Alec Martinez played in the Stanley Cup Playoffs with a broken foot, the Vegas Golden Knights defenseman said Saturday.
“It was a lot of rest. I obviously couldn’t talk about it much then,” Martinez said. “I touched on our medical staff; they did an incredible job taking care of me day in and day out. It was a broken foot.
“In terms of my daily routine, it was a lot of rest and staying off it, and just managing the swelling and all that. I couldn’t have done it without our medical staff. I sound like a broken record, but they were pretty incredible. I’m very thankful to them to be able to manage something and put me in a position where I could go compete with the guys playing the best time of the year.”
Golden Knights general manager Kelly McCrimmon said the injury occured during the regular season.
“He’s been a great addition,” McCrimmon said. “His offensive production was very high-end. At many nights, he was our best defenseman. He broke his foot late in the regular season. He missed a handful of games toward the end of the regular season, and he played the entire playoffs with a broken foot.”
Martinez can become an unrestricted free agent July 28.
“I’ll be quite honest, I haven’t really thought about it that much,” the 33-year-old said. “I’m obviously aware I am a UFA, but obviously the loss is still pretty fresh, just a couple days ago. I don’t really know yet. We’ll see what happens.”
Martinez led the playoffs in blocked shots (72), 20 more than the next closest player, teammate Alex Pietrangelo, and was third on the Golden Knights in ice time per game (22:32) behind Shea Theodore (23:07) and Pietrangelo (25:07). Martinez was first in the NHL during the regular season with 168 blocked shots, 40 more than Adam Larsson of the Edmonton Oilers in second.
“I can’t understate the importance of him to our group here with the time he’s been there with me,” Vegas coach Peter DeBoer said of Martinez. “There’s a reason he’s a multiple Stanley Cup winner. There’s a reason you can count on him at the most important time of the year. It’s not an accident he scores that goal the other night (to tie Game 6 of the semifinals). He rises to the occasion at the tough moments. You can never have enough guys like that.”
The Golden Knights were eliminated by the Canadiens with a 3-2 overtime loss in Game 6 of the Stanley Cup Semifinals on Thursday. Vegas, which finished first in the Honda West Division, defeated the Minnesota Wild in seven games in the first round and the Colorado Avalanche in six games in the second round.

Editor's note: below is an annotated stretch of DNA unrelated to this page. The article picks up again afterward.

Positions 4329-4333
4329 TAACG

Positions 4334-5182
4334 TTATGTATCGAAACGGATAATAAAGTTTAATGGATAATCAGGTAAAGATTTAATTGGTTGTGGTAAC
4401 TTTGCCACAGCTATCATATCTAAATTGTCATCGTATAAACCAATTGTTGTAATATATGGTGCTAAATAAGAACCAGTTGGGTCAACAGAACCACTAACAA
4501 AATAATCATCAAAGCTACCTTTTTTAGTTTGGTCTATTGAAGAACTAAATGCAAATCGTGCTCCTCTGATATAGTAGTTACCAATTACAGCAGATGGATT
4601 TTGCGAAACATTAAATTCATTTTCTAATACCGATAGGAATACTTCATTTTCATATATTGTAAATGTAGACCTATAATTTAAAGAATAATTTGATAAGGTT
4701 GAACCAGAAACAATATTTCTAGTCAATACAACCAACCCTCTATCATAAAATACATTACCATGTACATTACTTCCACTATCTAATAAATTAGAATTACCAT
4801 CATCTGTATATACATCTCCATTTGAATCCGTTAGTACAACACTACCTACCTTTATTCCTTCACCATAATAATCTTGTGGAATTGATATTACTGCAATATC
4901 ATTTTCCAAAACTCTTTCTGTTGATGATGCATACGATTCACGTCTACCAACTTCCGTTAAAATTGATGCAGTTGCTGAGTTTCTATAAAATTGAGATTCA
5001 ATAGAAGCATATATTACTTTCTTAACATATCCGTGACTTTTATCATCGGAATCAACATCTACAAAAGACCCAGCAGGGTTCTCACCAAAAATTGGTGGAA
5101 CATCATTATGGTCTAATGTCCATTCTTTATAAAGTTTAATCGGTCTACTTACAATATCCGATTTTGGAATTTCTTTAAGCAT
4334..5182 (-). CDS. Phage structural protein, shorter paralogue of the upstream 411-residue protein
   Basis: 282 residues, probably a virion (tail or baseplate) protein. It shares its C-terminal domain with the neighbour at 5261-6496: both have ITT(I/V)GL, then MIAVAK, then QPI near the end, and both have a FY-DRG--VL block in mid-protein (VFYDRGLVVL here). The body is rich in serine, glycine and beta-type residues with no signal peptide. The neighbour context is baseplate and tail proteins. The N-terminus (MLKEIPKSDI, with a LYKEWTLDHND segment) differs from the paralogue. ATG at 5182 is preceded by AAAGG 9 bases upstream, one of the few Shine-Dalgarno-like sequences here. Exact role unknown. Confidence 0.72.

“Unfortunately we came up short, but we’re really close,” Martinez said. “I think a bounce here or there, maybe a couple extra goals. The one thing I’ve kind of learned if you win the whole thing, you’re going to need luck along the way. I think we did a lot of really good things. You don’t get that far without playing good hockey.”
Martinez scored 32 points (nine goals, 23 assists) in 53 regular-season games, and six points (four goals, two assists) in 19 playoff games.
Acquired in a trade with the Los Angeles Kings for two NHL draft picks on Feb, 19, 2020, Martinez has scored 40 points (11 goals, 29 assists) in 63 regular-season games with the Golden Knights and 14 points (six goals, eight assists) in 39 playoff games.
“I think this is an incredible hockey club,” he said. “It’s a great group of guys and there’s a lot of talent in the room. The one thing that I’ve learned is that if you’re going to win the whole thing, you’re going to need luck along the way.”
Selected by Los Angeles in the fourth round (No. 95) of the 2007 NHL Draft, Martinez has scored 238 points (73 goals, 165 assists) in 660 regular-season games and 30 points (12 goals, 18 assists) in 103 playoff games.
Martinez won the Stanley Cup with the Kings in 2012 and 2014. He scored the Cup-clinching goal in double-overtime of Game 5 of the Final against the New York Rangers in 2014.
“Even when we had our success in L.A., there were seasons that felt like this where we came up short,” he said. “In [2012-13], the lockout year, we lost in the conference final. Having that experience benefits a lot of guys, but at the end of the day, we didn’t get the job done, so we’ve got to figure out how to find an extra gear and get it done.”
NHL.com independent correspondent Danny Webster contributed to this report